The ELD mandate went into effect on December 18th, 2017, despite the attempts to delay it. The start hasn’t been smooth, many have been feeling the effects of it, but many are getting used to what is now a reality. A big topic of discussion is whether the mandate will remain in place, but it appears it is.
Presently, there are remaining questions about the enforcement and technical aspects of the mandate. Issues have been sprouting for fleet managers and drivers that no one expected until the mandate launched.
With some fleets rushing to be compliant by the 18th, some learned that their devices were not meeting the proper requirements that have been outlined by the Federal Motor Carrier Safety Administration (FMCSA). The problem has been that fleets have opted for a fast and cheap alternative for an ELD device without understanding the requirements needed for that device.
This has left confusion among owners about whether or not their fleet is in compliance. If not in compliance, there is only an 8-day grace period to make the switch to a proper device or they face a penalty from the FMCSA. Many fleets have been complaining about the costs associated.
The Owner-Operator Independent Drivers Association (OOIDA), who opposed the mandate, has been receiving a multitude of negative feedback regarding the ELDs and the providers for them. They had once received over 50 calls in a day regarding a complaint about the ELDs. It’s assumed that the providers for the ELDs are not prepared to deal with the owner-operators yet as they are only used to dealing with large fleets.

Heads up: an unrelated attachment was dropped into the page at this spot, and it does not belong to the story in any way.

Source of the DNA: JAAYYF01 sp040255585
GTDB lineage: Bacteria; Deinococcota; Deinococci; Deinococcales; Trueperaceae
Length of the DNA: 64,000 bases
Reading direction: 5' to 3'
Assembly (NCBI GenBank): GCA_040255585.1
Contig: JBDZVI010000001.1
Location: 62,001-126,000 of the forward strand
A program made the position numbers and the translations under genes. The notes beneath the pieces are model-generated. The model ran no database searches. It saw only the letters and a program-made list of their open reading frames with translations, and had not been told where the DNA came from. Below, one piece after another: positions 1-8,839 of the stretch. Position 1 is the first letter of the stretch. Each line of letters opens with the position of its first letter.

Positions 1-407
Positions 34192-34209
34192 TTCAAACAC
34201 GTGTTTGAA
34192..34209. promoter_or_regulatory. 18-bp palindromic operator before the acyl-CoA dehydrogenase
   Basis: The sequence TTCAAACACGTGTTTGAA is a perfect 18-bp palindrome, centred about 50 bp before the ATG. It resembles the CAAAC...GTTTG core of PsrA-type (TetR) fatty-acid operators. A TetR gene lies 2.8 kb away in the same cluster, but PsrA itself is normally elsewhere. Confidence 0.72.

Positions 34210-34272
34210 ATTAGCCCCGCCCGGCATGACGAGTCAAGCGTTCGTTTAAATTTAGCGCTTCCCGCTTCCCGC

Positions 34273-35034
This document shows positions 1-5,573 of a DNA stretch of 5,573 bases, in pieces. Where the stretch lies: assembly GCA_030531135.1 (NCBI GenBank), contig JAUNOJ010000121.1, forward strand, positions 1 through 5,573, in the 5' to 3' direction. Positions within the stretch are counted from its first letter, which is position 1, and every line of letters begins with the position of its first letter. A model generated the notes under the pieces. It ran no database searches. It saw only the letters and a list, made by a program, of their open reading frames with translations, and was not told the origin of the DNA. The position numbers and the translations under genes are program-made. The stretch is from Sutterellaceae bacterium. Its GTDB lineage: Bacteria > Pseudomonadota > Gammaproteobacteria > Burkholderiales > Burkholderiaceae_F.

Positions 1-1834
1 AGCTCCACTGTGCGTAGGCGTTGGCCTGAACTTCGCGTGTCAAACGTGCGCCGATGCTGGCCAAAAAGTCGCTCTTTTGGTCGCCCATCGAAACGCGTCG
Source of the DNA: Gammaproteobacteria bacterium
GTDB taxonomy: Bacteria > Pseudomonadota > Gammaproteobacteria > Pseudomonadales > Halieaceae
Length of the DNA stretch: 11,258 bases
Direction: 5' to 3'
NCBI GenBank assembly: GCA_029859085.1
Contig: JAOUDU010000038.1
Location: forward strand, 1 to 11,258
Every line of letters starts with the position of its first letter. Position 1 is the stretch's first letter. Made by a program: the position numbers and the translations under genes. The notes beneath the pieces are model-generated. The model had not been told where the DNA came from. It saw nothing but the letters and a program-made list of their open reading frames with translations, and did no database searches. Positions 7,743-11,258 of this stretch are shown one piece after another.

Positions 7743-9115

Enforcement for the ELD mandate has been finicky to start. The FMCSA has enforcement personnel that began documenting violations during roadside inspections, and in some cases, issuing citations to those without a compliant ELD. But some drivers have not issued a citation dependent on the situation (i.e. Device not working abruptly, device notice to be switched etc.…). They will still issue citations for hour of service (HOS) violations though, so be prepared for that if it is to happen. Starting April 1st, 2018, enforcement will be allowed to place drivers out of service if they fail to present the required device.
Talking about being finicky, the technology still isn’t perfect. So, drivers who recently have been dealing with issues regarding their ELD have to find a workable solution if they are being inspected. Drivers have had to resort to the previous style of paper logging to record their hours of service because of a failed ELD solution. The fleet usually has records if the device fails but it creates an inconvenience for both the fleet and the driver. Enforcement will no doubt issue a violation if a driver cannot produce logs.
Either way, you put it, the ELD has not been running as smooth as the FMCSA has hoped. It is expected that the problems will continue to persist until the mandate is pulled back as some have hoped. Unless the technology can be perfected, there are still variables of error that can occur.